Saturday, 1 September 2012

A Smallholders Ale Cellar.


That's my stash of Scottish Heavy Bitter resting in our Utility room (Boot room if you're posh) and waiting for me to drink.  That picture was taken last week and quite a few of the bottles are no longer full of bitter.  I have attempted brewing ale in the past but never been really successful.  However due to encouragement from readers of this blog, I have finally managed to grasp the nettle and know how to make a reasonable pint of bitter.  

If you have never attempted to make your own bitter or lager or stout or mild.  Here's a fool proof way of making some of your very own ale.

Get yourself down to a home brew shop or somewhere like Wilkinsons.  Then get yourself a fermentation bin, an airlock, a beer making kit (I prefer bitter), some sugar, sterilize everything and just follow the instructions.  A week later or so your beer will have stopped sending bubbles up and it will be ready for bottling.  So sanitize your bottles and fill them with your grog.  Then leave them for a few days (about a week to ten days) and you will be ready to drink it.  Of course I don't wait that long (7 days) and I have to drink a few bottles.

If for some reason you're not happy with your brew do not despair.  Pour some in a jug and then pour it from an height into a glass and top up with some bought bitter.  I tend to use Theakstons or Newcastle Brown Ale.

C'mon folks.  If I can make my own ale, anybody can.  Plus you will have made yourself forty pints for less than twenty two quid and that's including a bag of sugar.  Not bad eh?


4 comments:

  1. Brilliant article, Dave. As I understand it, and I could be wrong, of course, if you wait two weeks for both fermentation (bucket and bottle) stages, you may well get an even better beer.

    It's years ago since I brewed beer (bitter and real ale, I found lager too messy), but two of the tricks of the trade are adding a little more sugar (e.g. a teaspoon full) for the bottling stage to get the second fermentation, and using small platic bottles with tight-fitting plastic tops (e.g. the small black tango bottles with orange tops if they still have them). The latter process will assure you of the build up of gas, and eventually, a reasonably healthy head on the beer. The latter tip is not rocket science, but I would say vital.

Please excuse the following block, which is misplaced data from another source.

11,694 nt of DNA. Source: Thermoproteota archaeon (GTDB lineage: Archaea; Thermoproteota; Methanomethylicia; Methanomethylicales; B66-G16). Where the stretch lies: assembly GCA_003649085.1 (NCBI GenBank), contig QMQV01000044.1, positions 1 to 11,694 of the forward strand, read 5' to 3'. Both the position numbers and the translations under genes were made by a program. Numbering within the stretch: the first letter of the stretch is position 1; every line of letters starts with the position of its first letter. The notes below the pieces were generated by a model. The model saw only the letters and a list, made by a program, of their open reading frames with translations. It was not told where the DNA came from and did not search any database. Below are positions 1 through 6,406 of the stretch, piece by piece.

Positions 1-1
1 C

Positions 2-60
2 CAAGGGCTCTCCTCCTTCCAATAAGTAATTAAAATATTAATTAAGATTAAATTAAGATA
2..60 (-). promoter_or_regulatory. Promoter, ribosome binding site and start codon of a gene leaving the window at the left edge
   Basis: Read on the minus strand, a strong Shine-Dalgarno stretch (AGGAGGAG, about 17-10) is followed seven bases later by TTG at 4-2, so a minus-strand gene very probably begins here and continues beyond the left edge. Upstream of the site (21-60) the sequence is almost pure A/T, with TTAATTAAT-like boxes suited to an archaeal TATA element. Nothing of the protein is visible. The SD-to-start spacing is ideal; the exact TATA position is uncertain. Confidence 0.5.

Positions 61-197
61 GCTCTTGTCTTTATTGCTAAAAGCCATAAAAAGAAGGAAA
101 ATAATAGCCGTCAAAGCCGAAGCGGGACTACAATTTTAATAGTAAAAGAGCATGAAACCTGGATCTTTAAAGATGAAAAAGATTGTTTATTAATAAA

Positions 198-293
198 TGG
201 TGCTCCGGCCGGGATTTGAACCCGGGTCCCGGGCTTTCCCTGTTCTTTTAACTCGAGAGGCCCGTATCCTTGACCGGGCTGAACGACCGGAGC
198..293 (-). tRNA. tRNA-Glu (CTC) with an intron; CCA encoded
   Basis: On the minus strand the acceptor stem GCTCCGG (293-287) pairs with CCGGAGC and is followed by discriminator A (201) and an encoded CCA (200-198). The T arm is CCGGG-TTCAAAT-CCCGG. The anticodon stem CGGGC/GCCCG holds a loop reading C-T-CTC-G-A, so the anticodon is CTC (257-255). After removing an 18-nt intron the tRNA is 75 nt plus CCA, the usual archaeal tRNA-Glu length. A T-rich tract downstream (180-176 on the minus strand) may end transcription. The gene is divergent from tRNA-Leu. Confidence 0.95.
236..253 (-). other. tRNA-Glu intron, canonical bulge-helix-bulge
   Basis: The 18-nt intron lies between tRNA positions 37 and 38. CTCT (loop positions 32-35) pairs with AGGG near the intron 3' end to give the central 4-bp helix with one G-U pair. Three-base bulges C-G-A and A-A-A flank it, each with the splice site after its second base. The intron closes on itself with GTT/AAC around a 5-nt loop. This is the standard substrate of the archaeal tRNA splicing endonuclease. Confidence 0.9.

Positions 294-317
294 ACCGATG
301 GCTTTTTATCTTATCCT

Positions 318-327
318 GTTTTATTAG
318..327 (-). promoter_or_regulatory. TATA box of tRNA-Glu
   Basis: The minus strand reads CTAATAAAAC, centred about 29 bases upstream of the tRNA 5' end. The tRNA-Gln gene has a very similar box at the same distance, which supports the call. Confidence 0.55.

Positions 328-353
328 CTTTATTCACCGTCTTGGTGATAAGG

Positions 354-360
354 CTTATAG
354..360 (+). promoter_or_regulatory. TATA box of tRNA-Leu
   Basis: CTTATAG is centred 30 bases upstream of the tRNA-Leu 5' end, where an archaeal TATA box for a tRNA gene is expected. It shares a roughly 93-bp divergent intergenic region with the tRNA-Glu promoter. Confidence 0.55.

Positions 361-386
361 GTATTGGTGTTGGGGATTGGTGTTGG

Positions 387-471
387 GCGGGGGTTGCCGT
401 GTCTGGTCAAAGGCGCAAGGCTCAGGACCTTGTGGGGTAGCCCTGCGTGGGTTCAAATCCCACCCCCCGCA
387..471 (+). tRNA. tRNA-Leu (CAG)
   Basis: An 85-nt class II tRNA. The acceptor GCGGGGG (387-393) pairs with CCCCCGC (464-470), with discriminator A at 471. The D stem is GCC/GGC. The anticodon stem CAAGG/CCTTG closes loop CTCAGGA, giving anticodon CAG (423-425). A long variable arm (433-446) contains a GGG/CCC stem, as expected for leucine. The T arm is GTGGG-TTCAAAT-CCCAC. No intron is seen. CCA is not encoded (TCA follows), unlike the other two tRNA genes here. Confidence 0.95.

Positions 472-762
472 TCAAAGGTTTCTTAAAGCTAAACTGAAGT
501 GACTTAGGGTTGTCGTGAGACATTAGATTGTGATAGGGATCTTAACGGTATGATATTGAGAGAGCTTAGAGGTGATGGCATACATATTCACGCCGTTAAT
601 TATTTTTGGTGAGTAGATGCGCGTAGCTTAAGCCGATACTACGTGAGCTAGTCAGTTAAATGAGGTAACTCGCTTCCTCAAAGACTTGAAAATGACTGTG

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  2. Thanks Pat. Thanks to yourself and Cumbrian, it looks like I (we) have finally managed to make a good pint of bitter for very little money.

    Thanks again for the very welcome encouragement and advice Pat. Especially topping up any flattish bitter with some bought stuff and your advice about secondary fermentation in the bottling process.

    The great thing about living on a smallholding is that you can try to make it your goal to become self supporting. Be it raising animals for meat, growing vegetables, making ale, writing, painting, photography or even just talking about it... Not that you have to live on a smallholding to do it, but it helps.

    I really enjoy reading and looking at the photographs on your blog: Pat Papertown 2. I think you have got really something special there.

    Thanks.

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  3. Nice to see I'm not the only one with such a diverse collection of bottles. The ale tastes the same whatever the bottle though.

    Been a bit lax this last 2 weeks, off in Fuertaventura, so brewing's been on hold, got 2 empty kegs, so that's this weeks project to fill them.

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  4. Yeah we have got one brew on the go and three lots bottled. Plus there is a delivery coming this week for twenty pints for 5 Euro and another 40 pints of Scottish heavy.

    Good luck with the brewing Cumbrian. What was Fuertaventura like?

    Thanks.

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